Name that logical fallacy segment:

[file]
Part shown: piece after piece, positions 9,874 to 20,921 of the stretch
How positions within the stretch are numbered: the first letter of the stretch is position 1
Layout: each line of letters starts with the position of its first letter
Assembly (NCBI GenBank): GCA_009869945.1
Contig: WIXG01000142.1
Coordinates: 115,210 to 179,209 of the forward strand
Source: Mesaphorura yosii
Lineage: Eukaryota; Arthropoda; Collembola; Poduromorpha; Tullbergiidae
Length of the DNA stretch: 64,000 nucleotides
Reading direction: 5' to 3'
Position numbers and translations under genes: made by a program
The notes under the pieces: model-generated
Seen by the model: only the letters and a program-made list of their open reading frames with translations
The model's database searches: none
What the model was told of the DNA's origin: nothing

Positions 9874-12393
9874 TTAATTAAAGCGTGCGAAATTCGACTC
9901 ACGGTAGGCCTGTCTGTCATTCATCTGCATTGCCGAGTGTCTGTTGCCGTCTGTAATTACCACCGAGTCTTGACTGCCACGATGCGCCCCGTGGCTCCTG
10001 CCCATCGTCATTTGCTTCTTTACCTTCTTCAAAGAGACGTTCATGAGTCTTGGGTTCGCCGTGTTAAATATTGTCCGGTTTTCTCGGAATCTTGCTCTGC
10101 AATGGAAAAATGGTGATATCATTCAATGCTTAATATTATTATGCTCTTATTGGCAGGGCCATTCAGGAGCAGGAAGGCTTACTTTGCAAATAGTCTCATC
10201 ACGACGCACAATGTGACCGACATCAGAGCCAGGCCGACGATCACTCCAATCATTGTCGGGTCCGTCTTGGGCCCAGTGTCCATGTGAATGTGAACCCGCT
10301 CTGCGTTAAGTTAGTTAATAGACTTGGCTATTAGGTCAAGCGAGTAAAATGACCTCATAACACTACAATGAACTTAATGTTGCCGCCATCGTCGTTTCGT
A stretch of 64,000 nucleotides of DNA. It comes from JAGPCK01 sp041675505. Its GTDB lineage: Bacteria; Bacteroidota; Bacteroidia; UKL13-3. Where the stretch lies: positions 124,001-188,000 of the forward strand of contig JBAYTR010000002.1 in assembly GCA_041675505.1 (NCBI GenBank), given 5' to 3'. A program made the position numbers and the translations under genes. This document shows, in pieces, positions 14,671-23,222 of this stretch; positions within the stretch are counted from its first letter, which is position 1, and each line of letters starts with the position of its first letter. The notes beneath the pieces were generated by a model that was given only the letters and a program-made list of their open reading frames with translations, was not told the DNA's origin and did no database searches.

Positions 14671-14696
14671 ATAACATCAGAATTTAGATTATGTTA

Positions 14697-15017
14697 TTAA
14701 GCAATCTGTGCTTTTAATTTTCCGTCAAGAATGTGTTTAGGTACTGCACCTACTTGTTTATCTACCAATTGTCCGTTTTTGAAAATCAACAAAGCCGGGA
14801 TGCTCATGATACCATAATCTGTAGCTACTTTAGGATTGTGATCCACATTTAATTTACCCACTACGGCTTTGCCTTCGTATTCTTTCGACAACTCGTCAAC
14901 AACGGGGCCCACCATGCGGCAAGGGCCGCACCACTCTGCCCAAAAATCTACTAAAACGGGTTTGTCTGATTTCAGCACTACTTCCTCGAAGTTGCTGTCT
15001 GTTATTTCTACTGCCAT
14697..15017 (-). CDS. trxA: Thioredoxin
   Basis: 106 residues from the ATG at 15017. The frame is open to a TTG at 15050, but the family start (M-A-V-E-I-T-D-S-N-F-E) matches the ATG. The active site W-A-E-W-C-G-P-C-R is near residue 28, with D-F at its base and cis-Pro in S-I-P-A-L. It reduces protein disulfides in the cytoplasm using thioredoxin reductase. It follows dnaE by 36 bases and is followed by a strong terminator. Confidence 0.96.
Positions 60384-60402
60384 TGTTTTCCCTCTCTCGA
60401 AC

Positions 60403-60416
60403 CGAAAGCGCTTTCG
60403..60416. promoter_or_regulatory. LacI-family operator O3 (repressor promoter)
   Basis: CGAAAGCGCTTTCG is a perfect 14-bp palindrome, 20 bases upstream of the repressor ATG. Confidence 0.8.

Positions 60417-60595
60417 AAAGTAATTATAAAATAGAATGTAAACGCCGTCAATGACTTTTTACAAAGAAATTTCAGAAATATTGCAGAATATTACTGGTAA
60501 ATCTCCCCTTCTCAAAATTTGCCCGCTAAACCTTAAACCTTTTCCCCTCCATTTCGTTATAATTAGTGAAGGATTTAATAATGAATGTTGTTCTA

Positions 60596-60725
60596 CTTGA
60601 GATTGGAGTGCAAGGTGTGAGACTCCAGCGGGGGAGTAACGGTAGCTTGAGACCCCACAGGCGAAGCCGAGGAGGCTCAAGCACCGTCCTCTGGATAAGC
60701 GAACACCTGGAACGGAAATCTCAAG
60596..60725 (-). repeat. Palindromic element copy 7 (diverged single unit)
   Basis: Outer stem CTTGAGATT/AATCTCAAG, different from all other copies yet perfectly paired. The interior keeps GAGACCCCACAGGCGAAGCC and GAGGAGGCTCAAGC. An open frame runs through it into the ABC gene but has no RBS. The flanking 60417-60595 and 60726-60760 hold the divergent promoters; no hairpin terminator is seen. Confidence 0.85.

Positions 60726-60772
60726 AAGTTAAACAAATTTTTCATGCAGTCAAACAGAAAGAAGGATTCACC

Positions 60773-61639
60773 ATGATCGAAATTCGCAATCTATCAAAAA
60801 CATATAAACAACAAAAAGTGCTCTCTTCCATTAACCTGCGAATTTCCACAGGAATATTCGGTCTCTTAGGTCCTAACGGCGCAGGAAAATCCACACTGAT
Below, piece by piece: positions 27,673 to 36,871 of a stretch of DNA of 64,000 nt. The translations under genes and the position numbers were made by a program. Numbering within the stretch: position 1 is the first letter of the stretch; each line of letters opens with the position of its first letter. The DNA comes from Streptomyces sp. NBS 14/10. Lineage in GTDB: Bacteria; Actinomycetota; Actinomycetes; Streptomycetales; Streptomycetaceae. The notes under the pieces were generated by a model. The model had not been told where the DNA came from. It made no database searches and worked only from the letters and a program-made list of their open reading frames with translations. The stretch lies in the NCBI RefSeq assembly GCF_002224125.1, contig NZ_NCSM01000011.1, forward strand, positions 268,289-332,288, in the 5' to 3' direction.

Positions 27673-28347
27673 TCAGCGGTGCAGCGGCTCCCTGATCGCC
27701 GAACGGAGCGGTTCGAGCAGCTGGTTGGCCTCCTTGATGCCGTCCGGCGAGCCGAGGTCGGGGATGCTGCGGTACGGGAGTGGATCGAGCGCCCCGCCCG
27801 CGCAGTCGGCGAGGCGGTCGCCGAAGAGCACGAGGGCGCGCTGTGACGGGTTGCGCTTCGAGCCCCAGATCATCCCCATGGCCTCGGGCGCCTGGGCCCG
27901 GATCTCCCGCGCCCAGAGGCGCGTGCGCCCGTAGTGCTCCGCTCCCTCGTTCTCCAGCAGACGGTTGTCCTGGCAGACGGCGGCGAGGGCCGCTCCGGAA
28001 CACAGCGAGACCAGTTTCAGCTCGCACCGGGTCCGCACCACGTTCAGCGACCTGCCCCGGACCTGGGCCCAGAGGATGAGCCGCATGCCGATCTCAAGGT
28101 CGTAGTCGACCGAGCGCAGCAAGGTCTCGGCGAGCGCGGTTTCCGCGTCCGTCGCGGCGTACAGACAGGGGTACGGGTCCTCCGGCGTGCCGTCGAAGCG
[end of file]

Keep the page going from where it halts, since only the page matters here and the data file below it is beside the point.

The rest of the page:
I think the listener's friend is actually begging the question. Since we didn't get the details, I can't be certain, which means I'll have to speculate a little. But it sounded to me like the sort of move the friend was trying to make is begging the question for whatever it was s/he was ultimately trying to argue for. We know that s/he wasn't simply arguing that being a rule or law is sufficient for being fair or just, because s/he wouldn't accept that the death penalty was "on the same level", so to speak, as whatever rule or law that s/he was referring to. So there was some rule or law of interest, and it was likely intended to be playing a role in some set of premises for some conclusion. The combination of, (i) claiming that being a rule or law is sufficient for fairness or justice, and (ii) claiming there is some inherent difference between the death penalty and what s/he is referring to that makes them incomparable, is a move that sounds to me like it would only make sense under some assumption or set of assumptions that is already (probably theoretically) connected in some way to whatever her/his conclusion is. Begging the question is kind of like trying to get a free ride to the conclusion without anyone noticing you didn't actually pay the fare.